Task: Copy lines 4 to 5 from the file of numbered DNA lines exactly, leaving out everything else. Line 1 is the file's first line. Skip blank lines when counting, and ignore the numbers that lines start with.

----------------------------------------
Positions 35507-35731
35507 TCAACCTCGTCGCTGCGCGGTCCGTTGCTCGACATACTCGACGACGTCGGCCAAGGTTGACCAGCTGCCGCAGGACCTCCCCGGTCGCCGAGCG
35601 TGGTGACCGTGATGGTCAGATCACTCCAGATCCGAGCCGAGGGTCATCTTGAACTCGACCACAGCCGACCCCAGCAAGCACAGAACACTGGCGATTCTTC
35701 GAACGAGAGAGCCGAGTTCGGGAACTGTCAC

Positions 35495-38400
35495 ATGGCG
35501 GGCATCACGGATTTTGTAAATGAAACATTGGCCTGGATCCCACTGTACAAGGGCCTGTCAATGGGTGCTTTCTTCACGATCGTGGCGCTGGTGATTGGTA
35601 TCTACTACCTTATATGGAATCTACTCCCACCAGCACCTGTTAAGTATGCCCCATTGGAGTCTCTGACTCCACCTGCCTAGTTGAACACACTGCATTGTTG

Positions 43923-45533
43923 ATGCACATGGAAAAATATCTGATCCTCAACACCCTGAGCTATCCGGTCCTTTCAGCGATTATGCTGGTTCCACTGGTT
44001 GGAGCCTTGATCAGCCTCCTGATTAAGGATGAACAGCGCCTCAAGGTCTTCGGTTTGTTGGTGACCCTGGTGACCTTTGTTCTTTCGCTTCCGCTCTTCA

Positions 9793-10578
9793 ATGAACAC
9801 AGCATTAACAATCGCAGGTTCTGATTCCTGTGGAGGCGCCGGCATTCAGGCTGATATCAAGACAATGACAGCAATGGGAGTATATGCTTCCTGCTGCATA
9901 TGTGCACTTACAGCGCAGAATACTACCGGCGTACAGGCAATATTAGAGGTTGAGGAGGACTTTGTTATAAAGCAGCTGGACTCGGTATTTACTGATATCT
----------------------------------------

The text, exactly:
35701 GAACGAGAGAGCCGAGTTCGGGAACTGTCAC

Positions 35495-38400